Have a minute? I need some advice and would appreciate the help!

deebs

In the Brooder
9 Years
Jun 6, 2010
12
0
22
Hello!

I am currently researching and prepping for my families first small flock of hens. Our town allows six hens (no roosters). I am concerned with being a considerate neighbor, and I am looking into different breeds. Ideally I would like laying hens that could tolerate the winter in New England. They would have to be quiet and calm, as well. We have two small children and having a friendly breed is a must. If you have any advice or suggestions for me that would be a huge help! Thank you!
 

oldchickenlady

Songster
9 Years
May 9, 2010
1,285
8
151
Cabot, AR
On the home page there is a link to chicken breeds. It lists chickens by their breed and rates how well they lay, how they tolerate being in confinement, what range of weather they tolerate, etc. Very good info. I started out wanting Buff Orpingtons after seeing some at a man's house where I was looking at a horse. His were so beautiful! I resisted for 3 years but finally took the plunge this spring. The breeder I bought from said the BO's are so calm they are not very predator savvy, but Rhode Island Reds, also calm, were more predator savvy. So, I bought 6 of each. They were all supposed to be hens, but somehow a rooster snuck in. He is a RIR and I am thinking I'm going to keep him (if he doesn't crow too much) and see what kind of babies the girls will have. I don't intend to get into incubating, just letting nature take it's course. I found some pics on here of some RIR and BO crosses and they were so pretty! Check out the breed page! You will find what will best fit your needs. If you want lots of eggs, the sex links (which are crosses, not purebreds) lay more eggs. If you just need eggs for your family you probably wouldn't need them, as there are several breeds that have great egg production. Check out the page and enjoy learning!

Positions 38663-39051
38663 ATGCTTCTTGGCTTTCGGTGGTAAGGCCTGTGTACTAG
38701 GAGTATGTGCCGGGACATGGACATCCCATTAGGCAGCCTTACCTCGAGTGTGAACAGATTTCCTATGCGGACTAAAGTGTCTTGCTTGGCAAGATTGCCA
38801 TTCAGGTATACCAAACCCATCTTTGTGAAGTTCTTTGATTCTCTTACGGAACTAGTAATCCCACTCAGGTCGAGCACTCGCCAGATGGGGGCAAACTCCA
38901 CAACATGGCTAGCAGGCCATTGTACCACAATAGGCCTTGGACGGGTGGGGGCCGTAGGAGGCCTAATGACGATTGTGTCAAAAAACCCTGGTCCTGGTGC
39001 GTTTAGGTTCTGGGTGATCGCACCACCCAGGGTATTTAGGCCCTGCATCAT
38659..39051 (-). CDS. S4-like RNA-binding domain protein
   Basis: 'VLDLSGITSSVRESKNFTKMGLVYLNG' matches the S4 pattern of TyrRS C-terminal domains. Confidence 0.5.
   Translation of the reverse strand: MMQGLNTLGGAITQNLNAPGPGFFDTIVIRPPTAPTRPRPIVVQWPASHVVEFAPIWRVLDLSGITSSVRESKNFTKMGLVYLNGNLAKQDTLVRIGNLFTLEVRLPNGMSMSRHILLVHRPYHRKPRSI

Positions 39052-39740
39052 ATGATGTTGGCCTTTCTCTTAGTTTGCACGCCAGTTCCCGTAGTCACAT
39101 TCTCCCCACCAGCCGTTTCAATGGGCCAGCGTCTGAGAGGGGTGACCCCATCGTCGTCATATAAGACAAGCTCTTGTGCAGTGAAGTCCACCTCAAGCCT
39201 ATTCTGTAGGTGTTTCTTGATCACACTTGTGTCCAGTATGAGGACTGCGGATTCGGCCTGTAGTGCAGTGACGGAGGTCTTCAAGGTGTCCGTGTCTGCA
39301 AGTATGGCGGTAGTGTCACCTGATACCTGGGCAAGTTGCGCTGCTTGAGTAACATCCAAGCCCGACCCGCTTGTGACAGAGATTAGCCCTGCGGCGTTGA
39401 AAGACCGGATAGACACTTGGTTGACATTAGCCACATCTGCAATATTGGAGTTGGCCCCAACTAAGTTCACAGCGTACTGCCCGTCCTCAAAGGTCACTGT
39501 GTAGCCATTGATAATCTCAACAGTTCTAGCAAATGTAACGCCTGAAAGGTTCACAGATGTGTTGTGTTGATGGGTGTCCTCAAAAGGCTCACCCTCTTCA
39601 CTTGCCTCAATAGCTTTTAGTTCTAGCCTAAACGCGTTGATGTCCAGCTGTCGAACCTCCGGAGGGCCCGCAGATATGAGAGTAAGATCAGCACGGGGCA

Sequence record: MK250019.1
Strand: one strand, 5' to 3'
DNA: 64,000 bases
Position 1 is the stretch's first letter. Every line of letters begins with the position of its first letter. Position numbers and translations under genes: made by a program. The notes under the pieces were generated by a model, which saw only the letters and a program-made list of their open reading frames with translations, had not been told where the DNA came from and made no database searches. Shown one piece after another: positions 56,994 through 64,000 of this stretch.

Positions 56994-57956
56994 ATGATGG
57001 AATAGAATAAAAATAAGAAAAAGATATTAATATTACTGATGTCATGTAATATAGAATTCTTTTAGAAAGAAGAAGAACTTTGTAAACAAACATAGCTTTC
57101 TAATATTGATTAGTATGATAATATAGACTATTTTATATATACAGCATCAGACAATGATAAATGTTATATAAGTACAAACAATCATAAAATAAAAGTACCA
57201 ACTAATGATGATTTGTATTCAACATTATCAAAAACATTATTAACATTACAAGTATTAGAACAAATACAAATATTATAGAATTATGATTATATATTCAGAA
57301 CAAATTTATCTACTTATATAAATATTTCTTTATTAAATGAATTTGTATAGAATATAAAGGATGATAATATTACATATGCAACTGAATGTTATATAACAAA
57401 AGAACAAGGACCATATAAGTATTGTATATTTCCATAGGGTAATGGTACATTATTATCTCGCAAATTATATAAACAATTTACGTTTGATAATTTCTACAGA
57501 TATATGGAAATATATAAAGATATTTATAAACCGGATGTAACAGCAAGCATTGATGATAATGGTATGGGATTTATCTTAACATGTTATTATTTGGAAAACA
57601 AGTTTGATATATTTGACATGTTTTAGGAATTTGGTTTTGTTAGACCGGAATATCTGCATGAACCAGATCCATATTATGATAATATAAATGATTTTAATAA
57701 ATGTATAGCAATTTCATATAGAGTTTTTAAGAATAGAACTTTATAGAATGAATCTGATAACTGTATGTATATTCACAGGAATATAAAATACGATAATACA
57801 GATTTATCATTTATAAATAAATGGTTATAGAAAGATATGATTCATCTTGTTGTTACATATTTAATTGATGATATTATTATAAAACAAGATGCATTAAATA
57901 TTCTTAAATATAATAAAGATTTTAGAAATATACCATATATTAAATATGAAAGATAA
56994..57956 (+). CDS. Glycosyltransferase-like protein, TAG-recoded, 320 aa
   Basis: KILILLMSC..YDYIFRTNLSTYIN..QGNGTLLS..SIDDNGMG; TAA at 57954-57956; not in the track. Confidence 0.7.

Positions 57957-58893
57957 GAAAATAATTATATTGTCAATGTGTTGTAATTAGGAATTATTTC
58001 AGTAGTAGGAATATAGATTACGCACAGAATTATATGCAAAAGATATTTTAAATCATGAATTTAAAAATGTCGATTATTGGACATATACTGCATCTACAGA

Beekissed

Free Ranging
12 Years
Feb 14, 2008
22,974
4,960
602
This world is not my home.
I have found that calm, quiet and friendly traits are not specific to a breed, so its best to get breeds that are hardy and good producers. I don't really have any chickens that are not quiet and calm but that could be due to the fact they are free range and aren't restricted in being a chicken in any way. Not sure.

If I could only get 6 chickens, I would pick one of each kind of breed I read about that had the traits I desire....have a little fun and get different colors and styles!

My hardiest breeds and best layers have been~Black Austrolorpes, Dominiques, White Rocks, New Hampshire Reds.

My least hardy, less thrifty and lowest production breeds have been~Buff Orpingtons, Black Stars/ Red Stars(both of these are what is referred to as sex-link breeds or production breeds~these produce well but do not live long and healthy lives), Easter Egger.

Good luck with your flock and have fun!
 

teach1rusl

Love My Chickens
10 Years
Jul 28, 2009
10,017
161
356
Floyds Knobs, Indiana
My Coop
I have a small flock, and chose them based on the criteria you mentioned. It could just be my bird, but my wyandotte is my least friendly (although she will squat for me and eat from my hand), and my EE lays the least, 4-5 eggs a week. My BO, barred rock, and EE are my friendliest. None of them like really cold weather, and they definitely avoided snow, but they all did fine last winter.
 

somissemilyy

Songster
9 Years
Jun 5, 2010
275
1
111
Coldwater, MS
I have Wydonetts & Rhode Island Reds. 3 or each so far, getting more this weekend. So far they are very quit chickens. Hope it helps. They are GREAT egg layers!! :)
 

MareeZoCool

Songster
9 Years
Feb 3, 2010
1,539
18
161
Ohio - Mid Ohio Valley
from Ohio! I have a black Astralorp hen. She tolerates the cold winters here very well - even insists getting outside on the coldest days! She lays one egg each day.
For the friendliest chickens, you need to spend lots of time with those young chicks, biddies, pullets, & cockerels. Simply spending a few hours EVERY DAY- sitting near them and offering food in your hands will help the chickens learn to trust you.
GOOD LUCK!
 

klf73

Mad Scientist
11 Years
Jun 1, 2008
6,080
13
251
Maine
My true ameraucana seem to do best....some are super friendly(the ones I hadled as chicks) and the others tolerate us. They handle the winters just fine and lay pretty blue eggs. They aren't very vocal, my cuckoo marans are always squaking, but the ameraucana just make little noises to me
they aren't daily layers but like the other poster said about the EEs, 4-5 ea a week....

eta- if you are getting your birds from a hatchery then you may not know what you will get for temperment.....no matter the breed
 
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